Guideline Index

Chapter 10: Keeping Nutrients on Farm

10.6 Summary

In this section:

10.6.1 Significance

Losing nutrients from a dairy farm is:

  • wasting increasingly expensive inputs, effectively increasing the cost of production per litre of milk, and
  • increasing the risk of adverse environmental impacts.

The waste of important nutrient resources and the risk of adverse impacts may trigger community responses which result in increased regulation of farming activities and/or market reactions and trade barriers.

Keeping nutrients on farm can improve gross margins and enable dairy farmers to proudly promote their sound environmental ethics.

10.6.2 Best practice checklist

In this section: Management principles and strategies

The key strategies to retain nutrients on dairy farms, and optimise production and profit, are:

Understand nutrients in the environment

  • Know the source of nutrients
  • Understand nutrient stores and transformations
  • Know how nutrients are lost

Plan to retain nutrients on-farm

  • Analyse farm nutrient status
  • Determine production potentials
  • Assess risks and identify critical source areas
  • Document a plan
  • Monitor and evaluate

Optimise production

  • Get top value from low-risk areas
  • Recycle nutrients
  • Optimise irrigation efficiency
  • Consider stock as a management tool

Minimise losses

  • Avoid direct losses
  • Reduce and re-use run-off
  • Lock-up excess nutrients Management practices

Examples of how those principles may be applied, with reference to practices recorded in DairySAT, are:

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Understand nutrients

Plan to retain nutrients

Optimise production

Minimise loss

  • Understand the types of erosion occurring and their causes.
  • A plan is in place to minimise erosion.
  • Management minimises compaction and pugging.
  • Irrigation is managed to minimise overwatering and waterlogging.
  • Management avoids soil acidification.
  • Management minimises erosion.
  • Understand why soil sampling is needed.
  • Correctly taken soil samples are regularly collected from representative areas.
  • A farm nutrient management plan guides fertiliser applications.
  • Soil constraints are considered when determining nutrient requirements.
  • Calibrated or Accuspread-accredited fertiliser spreaders are used.
  • Effluent is used as a fertiliser with rates determined by soil nutrient (and water) requirements.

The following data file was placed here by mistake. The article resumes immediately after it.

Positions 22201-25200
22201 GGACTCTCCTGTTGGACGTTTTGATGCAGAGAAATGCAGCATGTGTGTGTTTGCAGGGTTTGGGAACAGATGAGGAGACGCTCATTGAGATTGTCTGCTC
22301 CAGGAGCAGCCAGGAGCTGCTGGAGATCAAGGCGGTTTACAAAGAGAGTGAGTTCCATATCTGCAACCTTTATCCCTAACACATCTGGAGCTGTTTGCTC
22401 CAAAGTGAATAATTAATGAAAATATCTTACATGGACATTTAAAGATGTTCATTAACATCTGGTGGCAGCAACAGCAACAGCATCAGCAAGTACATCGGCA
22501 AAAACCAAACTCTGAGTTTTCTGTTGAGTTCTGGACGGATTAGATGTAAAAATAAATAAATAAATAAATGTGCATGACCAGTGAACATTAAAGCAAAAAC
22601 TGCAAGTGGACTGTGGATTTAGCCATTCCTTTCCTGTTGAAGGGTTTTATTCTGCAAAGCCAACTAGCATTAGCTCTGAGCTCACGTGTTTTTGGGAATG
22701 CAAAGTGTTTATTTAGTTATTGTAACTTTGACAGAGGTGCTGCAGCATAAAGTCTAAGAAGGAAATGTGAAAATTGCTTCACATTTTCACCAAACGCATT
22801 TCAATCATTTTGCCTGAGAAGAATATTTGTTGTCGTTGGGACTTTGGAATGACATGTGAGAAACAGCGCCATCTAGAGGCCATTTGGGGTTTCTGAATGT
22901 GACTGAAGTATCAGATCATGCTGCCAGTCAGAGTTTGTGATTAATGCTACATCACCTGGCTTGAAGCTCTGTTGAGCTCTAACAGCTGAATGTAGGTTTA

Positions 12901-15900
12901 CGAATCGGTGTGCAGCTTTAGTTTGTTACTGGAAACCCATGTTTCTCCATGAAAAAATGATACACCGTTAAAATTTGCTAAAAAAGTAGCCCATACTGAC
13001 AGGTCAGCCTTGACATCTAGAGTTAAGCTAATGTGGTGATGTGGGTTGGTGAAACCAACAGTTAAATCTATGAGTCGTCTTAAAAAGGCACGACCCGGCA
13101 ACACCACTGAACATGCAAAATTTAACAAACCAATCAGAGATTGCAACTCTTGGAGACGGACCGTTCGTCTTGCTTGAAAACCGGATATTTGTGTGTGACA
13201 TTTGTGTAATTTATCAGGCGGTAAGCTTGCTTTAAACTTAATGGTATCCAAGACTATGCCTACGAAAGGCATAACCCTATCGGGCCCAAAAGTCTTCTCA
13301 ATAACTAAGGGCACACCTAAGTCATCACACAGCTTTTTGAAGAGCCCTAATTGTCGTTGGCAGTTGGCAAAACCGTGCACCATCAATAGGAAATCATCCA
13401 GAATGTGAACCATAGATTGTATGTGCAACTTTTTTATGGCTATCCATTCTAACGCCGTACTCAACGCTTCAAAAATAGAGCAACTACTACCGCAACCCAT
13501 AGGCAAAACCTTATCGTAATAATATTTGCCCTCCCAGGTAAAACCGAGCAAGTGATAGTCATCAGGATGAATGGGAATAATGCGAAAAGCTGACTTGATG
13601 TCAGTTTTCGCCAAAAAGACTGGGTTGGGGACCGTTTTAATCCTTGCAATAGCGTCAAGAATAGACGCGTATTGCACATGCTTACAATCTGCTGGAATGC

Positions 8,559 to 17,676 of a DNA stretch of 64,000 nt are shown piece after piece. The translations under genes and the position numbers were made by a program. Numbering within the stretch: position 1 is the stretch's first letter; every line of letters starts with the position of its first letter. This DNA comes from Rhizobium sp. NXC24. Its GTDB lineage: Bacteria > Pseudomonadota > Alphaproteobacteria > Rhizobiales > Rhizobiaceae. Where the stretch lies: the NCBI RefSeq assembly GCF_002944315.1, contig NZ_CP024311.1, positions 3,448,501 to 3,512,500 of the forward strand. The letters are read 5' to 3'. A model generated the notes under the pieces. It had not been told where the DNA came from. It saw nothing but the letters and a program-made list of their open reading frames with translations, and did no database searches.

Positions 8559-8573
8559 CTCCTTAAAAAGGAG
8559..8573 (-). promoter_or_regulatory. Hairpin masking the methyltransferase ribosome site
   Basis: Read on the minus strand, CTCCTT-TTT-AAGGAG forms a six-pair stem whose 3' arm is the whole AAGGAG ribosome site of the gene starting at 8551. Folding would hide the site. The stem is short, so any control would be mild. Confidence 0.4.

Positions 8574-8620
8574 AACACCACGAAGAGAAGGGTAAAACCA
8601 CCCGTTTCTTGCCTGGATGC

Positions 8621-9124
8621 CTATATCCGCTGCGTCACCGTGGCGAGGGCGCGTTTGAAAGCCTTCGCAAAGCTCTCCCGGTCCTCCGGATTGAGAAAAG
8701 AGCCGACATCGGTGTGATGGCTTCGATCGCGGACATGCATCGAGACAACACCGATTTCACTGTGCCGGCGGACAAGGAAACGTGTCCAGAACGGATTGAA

• Buffers are used to protect waterways and drains from fertilisers.
  • Additional nutrients are not applied to critical source areas.
  • Fertiliser applications are timed to avoid run-off.
  • Ponds have been integrated into the farm plan.
  • Ponds are correctly sized and managed.
  • Manure stockpiles are sited away from sensitive areas and are bunded.
  • Feedpads are designed for appropriate effluent, manure and waste feed management.
  • Effluent is retained on-farm and reused for productive gains.
  • Effluent composition is tested and is suitably distributed to match application rates with soil, pasture and crop requirements.
  • Ponds are emptied regularly.
  • Ponds are desludged when required.
  • Sump/traps have sufficient capacity and spare pumps are on hand.
  • Buffers are used to protect waterways and drains from effluent.

Understand nutrients

Plan to retain nutrients

Optimise production

Minimise loss

  • Seasonal water use is measured.
  • Irrigation scheduling is based on plant water use or soil moisture.
  • Management avoids run-off and deep drainage.
Greenhouse gases
  • Nitrogenous fertiliser sources are selected to minimise nitrogen losses.
  • Effluent is tested for nitrogen levels.
  • Nitrogen is applied when pastures are actively growing and can use the N.
  • Nitrogen fertiliser application rates are kept below 50 kgN/ha per application.
  • Effluent application is timed to avoid wet conditions and maximise plant uptake.
  • On/off grazing or stand-off areas are used to minimise pugging of wet soils.
  • Nitrogen is not applied to water-logged soils, before irrigation/heavy rains and for at least 2-5 days after irrigation/heavy rains.
  • Nitrification inhibitor sprays are applied once or twice in wetter months.
  • Farm plan seeks to improve native biodiversity and environments; e.g. through grazing management.
  • Stock are provided with alternative (non-riparian) watering points.
  • Riparian and wetland areas are fenced for stock control.
  • Bare riparian areas are revegetated.